Following the Australia-United States Ministerial Consultations (AUSMIN) on 28 July, former ambassador to Washington, John McCarthy, argues our strengthening alliance with the US does not preclude building closer relations with Asia, including a potential modus vivendi with China.
Before AUSMIN, it was apparent the external policies of both China and the US had become polarised, with Australia almost wholly aligned with the American pole. A quick read of the AUSMIN communiqué would have confirmed that view.
But against the background of hostile statements on China by Secretary of State Michael Pompeo over the past couple of months, including a call for an alliance of democracies against China, Foreign Minister Marise Payne stated: “The relationship with China is very important and we have no intention of injuring it.” This sends a different message.
If the upshot of Prime Minister Scott Morrison’s Defence Strategic Update of 1 July, and of Payne’s comments after AUSMIN, is that we put more grunt into our security relationship with the United States, yet seek to embark on cautious re-engagement with China, that is good policy.
If we are to progress from here, we need to do three things.
First, we must understand the complex relationship between security policy and foreign policy (including international economic policy). This entails accepting some apparent contradictions.
Security policy and foreign policy work in tandem, but they do not need to be always fully synchronous to advance national interests.
We sell butter to buy guns. We cannot take positions on security that ignore our economic interests.
Although this relationship between security and foreign policy is generally understood when it comes to the economic aspects of foreign policy, it is much less well understood on matters in foreign policy deemed “political”.
This is the idea that a strong security alliance does not necessarily require complete political alignment.
On security policy, the ANZUS alliance and the processes around it work. They involve reciprocity. This is understood, including – dare it be said – in China. Most countries in the region welcome it. Many would have wondered how our national interests were met by our long involvement in the Middle East, but as it did not harm them, it was accepted.
The nature of our security commitment to the US is, in fact, less onerous than that of many American allies, especially those hosting major US troop presences such as Japan, South Korea and Germany.
Yet the foreign policy of these American allies can differ widely from that of the US. Japan has more concerns about China than any country except perhaps Vietnam. Still, Tokyo has sought to stabilise its relationship with Beijing with a variety of diplomatic moves, like inviting Xi Jinping to make a state visit – in contrast to the rambling anti-Chinese histrionics of Messrs Trump and Pompeo.
In another theatre, no serious American ally, except Australia, has a policy on Israel-Palestine issues similar to that of Trump’s America.
When Australian ministers claim, as they have for the past two generations, that we always take positions on the basis of an independent evaluation of the issues, that claim can have a hollow defensive ring.
If the ways of seeing the nexus between security and foreign policy described above are understood and accepted, the second thing we need to do will be to more effectively put them into practice in the region. This will involve an intensification of consultation with Japan, India and the ASEAN states. These countries have to live with China too.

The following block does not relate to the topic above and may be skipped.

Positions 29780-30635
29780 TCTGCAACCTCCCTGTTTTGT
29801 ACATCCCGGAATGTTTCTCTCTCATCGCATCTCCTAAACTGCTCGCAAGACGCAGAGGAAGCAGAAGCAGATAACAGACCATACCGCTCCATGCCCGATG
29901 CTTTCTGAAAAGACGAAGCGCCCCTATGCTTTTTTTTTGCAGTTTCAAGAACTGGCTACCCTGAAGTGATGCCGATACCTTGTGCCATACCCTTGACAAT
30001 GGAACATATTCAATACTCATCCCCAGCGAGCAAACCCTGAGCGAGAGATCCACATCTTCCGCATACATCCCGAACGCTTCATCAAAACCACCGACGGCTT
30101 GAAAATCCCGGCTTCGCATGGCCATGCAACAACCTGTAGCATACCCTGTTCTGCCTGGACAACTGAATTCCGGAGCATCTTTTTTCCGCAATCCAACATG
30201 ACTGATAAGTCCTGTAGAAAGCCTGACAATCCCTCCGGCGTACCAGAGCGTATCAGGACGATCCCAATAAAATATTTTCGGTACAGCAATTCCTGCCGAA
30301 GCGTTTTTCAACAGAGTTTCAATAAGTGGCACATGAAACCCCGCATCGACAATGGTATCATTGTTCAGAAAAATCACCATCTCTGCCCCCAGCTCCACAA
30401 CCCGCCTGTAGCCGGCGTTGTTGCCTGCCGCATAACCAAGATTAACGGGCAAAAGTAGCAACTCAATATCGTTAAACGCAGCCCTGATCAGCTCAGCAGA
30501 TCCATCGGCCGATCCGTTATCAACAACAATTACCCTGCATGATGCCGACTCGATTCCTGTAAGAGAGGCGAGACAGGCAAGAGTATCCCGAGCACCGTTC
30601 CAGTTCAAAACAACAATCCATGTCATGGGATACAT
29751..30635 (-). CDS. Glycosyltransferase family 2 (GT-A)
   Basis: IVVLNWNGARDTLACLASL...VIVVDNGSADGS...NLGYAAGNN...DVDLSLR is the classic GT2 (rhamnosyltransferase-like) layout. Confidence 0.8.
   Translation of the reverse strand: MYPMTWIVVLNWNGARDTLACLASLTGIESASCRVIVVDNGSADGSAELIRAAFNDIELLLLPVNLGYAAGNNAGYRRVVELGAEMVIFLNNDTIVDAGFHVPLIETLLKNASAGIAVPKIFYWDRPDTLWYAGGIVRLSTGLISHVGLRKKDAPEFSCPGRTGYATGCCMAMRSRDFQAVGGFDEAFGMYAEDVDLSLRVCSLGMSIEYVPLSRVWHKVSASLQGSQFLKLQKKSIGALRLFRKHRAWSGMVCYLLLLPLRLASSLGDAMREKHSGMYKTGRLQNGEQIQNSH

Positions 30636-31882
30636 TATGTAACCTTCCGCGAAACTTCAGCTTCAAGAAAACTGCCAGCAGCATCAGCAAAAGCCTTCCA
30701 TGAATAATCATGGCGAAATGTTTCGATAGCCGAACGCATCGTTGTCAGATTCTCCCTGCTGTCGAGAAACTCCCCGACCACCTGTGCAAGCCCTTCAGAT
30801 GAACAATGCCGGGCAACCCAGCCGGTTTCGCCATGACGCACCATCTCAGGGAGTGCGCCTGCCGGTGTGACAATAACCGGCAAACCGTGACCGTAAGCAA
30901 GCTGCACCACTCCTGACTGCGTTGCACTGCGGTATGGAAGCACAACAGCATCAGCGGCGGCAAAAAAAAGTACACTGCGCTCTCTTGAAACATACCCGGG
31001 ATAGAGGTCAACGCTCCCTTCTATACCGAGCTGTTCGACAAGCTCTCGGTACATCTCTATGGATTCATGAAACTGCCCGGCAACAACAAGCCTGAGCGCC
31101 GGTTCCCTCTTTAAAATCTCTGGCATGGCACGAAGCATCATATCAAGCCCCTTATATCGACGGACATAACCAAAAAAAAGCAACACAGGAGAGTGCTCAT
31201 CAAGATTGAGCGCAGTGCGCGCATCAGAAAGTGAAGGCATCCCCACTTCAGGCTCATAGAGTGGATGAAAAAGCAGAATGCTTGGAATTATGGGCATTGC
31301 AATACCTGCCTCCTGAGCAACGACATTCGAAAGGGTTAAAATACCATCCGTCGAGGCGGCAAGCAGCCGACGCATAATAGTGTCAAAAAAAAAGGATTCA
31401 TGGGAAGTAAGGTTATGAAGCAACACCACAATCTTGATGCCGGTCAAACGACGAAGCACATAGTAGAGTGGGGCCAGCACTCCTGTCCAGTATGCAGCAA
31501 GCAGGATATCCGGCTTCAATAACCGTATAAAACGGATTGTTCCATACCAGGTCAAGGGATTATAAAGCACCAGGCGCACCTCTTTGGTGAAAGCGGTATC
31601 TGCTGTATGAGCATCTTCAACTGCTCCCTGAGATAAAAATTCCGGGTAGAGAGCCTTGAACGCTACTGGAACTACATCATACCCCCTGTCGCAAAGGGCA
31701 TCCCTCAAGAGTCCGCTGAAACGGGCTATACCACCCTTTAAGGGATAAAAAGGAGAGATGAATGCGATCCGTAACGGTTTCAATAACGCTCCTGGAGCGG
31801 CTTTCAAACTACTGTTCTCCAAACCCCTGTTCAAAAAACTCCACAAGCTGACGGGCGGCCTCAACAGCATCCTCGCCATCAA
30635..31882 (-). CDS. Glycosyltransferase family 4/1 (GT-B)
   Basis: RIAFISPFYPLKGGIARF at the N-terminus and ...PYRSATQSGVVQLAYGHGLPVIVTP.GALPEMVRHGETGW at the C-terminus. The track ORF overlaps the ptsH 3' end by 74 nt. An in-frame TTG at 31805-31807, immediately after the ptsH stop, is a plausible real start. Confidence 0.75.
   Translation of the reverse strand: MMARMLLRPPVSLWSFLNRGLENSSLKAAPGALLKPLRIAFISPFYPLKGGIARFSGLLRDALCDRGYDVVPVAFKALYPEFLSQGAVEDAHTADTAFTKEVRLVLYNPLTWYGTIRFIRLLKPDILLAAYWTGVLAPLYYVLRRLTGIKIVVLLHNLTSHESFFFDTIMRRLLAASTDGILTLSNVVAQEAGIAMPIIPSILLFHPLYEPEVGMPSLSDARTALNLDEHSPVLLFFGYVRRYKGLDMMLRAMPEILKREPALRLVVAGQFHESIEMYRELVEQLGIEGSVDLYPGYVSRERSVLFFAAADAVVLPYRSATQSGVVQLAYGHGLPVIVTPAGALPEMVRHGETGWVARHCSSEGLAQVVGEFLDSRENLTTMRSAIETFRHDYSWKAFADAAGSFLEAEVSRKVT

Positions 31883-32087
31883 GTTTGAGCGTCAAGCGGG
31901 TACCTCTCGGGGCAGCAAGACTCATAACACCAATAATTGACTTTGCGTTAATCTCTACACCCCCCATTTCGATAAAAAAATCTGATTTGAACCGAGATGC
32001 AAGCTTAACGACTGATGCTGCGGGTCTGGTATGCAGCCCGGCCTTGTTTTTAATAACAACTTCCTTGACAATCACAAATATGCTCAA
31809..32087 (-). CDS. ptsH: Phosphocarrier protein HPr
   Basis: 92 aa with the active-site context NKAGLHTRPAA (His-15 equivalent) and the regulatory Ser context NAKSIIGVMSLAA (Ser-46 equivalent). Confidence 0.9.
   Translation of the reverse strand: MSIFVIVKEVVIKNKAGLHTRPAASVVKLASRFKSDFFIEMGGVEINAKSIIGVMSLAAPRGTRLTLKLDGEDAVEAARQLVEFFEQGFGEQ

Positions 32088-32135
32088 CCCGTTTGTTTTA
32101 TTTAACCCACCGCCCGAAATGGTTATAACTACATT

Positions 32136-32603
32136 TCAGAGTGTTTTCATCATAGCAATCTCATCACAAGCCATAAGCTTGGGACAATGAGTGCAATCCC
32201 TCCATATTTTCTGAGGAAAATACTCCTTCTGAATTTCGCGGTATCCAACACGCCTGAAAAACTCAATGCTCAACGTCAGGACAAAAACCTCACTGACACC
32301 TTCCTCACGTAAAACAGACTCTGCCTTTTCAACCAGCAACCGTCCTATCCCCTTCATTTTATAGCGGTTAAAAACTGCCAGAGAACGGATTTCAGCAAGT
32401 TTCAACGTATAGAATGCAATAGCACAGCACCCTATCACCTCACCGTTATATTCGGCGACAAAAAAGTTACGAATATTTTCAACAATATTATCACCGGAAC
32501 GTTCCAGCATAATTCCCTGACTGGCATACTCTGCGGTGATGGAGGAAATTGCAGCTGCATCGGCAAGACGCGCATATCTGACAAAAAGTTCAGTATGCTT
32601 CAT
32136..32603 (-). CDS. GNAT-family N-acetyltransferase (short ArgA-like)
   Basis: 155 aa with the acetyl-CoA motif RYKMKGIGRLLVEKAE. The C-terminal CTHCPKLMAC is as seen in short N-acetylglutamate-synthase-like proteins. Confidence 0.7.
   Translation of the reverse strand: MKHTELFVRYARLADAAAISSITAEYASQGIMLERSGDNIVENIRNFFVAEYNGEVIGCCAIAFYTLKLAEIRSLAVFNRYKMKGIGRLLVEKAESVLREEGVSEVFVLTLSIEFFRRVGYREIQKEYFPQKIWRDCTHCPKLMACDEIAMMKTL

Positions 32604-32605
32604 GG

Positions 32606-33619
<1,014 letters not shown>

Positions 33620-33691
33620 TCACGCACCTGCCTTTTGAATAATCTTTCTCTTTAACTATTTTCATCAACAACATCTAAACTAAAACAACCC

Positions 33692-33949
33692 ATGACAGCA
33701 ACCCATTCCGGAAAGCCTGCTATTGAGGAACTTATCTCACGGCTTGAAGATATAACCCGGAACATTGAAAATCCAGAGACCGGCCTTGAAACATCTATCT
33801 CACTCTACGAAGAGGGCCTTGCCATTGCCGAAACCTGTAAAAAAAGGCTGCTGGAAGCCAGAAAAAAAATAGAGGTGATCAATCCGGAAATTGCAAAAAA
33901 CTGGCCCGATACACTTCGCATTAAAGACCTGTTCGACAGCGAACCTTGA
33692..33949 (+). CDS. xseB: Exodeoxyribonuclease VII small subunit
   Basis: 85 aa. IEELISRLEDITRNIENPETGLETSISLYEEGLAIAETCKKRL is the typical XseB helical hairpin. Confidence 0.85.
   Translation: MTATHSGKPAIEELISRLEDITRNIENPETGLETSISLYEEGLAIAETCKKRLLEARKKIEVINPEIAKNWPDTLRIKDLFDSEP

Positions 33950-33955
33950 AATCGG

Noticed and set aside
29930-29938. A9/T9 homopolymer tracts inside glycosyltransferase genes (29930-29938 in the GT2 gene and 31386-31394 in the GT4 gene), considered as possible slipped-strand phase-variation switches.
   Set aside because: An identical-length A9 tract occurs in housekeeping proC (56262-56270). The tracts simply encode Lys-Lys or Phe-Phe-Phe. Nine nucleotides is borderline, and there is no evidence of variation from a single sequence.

If at the end of the day American public opinion dictates a diminution in American strategic commitment to Asia, these countries will still be here.
The steps we have taken already with Japan, India and others in the region to establish defensive structures such as the QUAD are consistent with the task of getting the right balance between security and foreign policy. This is to the good.
But particularly when America heralds the dawn of a new cold war, we need to reflect more critically on the point about the extent of alignment required by alliance.
While our security commitments to the US should remain solid, there is room for moving our foreign policy or diplomatic approaches closer to those of our regional partners. In particular, we should look not only at how we defend ourselves from China, but at how to achieve a modus vivendi with China.
In our policy construct, we should place less emphasis on the Anglosphere (or Five Eyes) as a policy vehicle. It is valuable as an intelligence grouping and could have some merit in dealing with COVID-19. But while memories in Asia of the colonial past may be fading – they do remain.
Having spent the years since the Second World War seeking to engage with the new emerging Asia, it would be a policy error for Australia and the others to give the Chinese grounds to allude to an apparent recrudescence of white Anglosphere imperial thinking, particularly given the unbalanced nature of the American leadership and the yearnings in post-Brexit Britain for aspects of the past.
This leads to the third thing we need to do. We must think more cogently about how to repair the international order, battered by the poor performance of some global and regional institutions, but equally by the approach to those institutions of many of its members, particularly the US.
The concept promulgated by Pompeo of democracies working together to contain China makes little sense. Views in Europe differ. Do we bring in India and Indonesia? Would they want to come? But these democratic countries can work together on putting more bulk into the international rule of law, in seeking to adapt international institutions to change and in dealing globally with COVID-19 challenges – all objectives very much in our interests.
This article was first published on Asialink Insights.